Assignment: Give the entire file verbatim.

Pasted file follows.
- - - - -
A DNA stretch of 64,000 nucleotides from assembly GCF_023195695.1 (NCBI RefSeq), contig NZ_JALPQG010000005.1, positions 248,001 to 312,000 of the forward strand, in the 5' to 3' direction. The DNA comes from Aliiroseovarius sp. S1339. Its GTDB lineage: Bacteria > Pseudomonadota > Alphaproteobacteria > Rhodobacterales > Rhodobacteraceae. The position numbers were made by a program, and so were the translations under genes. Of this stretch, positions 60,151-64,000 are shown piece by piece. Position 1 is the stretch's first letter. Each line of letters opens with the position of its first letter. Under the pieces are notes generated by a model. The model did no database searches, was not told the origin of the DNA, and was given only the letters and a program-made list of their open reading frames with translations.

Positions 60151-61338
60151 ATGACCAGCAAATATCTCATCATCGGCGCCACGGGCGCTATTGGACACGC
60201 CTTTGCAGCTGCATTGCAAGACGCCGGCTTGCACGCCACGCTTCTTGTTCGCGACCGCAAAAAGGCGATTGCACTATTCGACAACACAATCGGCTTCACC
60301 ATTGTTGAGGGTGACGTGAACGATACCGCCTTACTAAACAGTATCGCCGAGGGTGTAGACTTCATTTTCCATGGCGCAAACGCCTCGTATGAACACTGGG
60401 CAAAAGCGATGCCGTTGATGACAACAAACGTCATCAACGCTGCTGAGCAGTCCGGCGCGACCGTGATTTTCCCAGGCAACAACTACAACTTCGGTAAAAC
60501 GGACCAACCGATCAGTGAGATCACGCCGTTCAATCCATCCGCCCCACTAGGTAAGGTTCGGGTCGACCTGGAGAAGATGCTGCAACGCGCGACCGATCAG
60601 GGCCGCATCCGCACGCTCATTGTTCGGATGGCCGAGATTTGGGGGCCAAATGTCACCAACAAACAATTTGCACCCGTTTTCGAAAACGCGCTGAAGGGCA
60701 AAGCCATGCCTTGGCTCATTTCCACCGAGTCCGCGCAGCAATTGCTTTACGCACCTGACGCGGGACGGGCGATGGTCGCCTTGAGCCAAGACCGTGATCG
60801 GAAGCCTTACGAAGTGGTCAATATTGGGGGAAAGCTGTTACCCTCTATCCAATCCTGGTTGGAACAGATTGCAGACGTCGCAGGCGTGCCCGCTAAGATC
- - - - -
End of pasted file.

A DNA stretch of 64,000 nucleotides from assembly GCF_023195695.1 (NCBI RefSeq), contig NZ_JALPQG010000005.1, positions 248,001 to 312,000 of the forward strand, in the 5' to 3' direction. The DNA comes from Aliiroseovarius sp. S1339. Its GTDB lineage: Bacteria > Pseudomonadota > Alphaproteobacteria > Rhodobacterales > Rhodobacteraceae. The position numbers were made by a program, and so were the translations under genes. Of this stretch, positions 60,151-64,000 are shown piece by piece. Position 1 is the stretch's first letter. Each line of letters opens with the position of its first letter. Under the pieces are notes generated by a model. The model did no database searches, was not told the origin of the DNA, and was given only the letters and a program-made list of their open reading frames with translations.

Positions 60151-61338
60151 ATGACCAGCAAATATCTCATCATCGGCGCCACGGGCGCTATTGGACACGC
60201 CTTTGCAGCTGCATTGCAAGACGCCGGCTTGCACGCCACGCTTCTTGTTCGCGACCGCAAAAAGGCGATTGCACTATTCGACAACACAATCGGCTTCACC
60301 ATTGTTGAGGGTGACGTGAACGATACCGCCTTACTAAACAGTATCGCCGAGGGTGTAGACTTCATTTTCCATGGCGCAAACGCCTCGTATGAACACTGGG
60401 CAAAAGCGATGCCGTTGATGACAACAAACGTCATCAACGCTGCTGAGCAGTCCGGCGCGACCGTGATTTTCCCAGGCAACAACTACAACTTCGGTAAAAC
60501 GGACCAACCGATCAGTGAGATCACGCCGTTCAATCCATCCGCCCCACTAGGTAAGGTTCGGGTCGACCTGGAGAAGATGCTGCAACGCGCGACCGATCAG
60601 GGCCGCATCCGCACGCTCATTGTTCGGATGGCCGAGATTTGGGGGCCAAATGTCACCAACAAACAATTTGCACCCGTTTTCGAAAACGCGCTGAAGGGCA
60701 AAGCCATGCCTTGGCTCATTTCCACCGAGTCCGCGCAGCAATTGCTTTACGCACCTGACGCGGGACGGGCGATGGTCGCCTTGAGCCAAGACCGTGATCG
60801 GAAGCCTTACGAAGTGGTCAATATTGGGGGAAAGCTGTTACCCTCTATCCAATCCTGGTTGGAACAGATTGCAGACGTCGCAGGCGTGCCCGCTAAGATC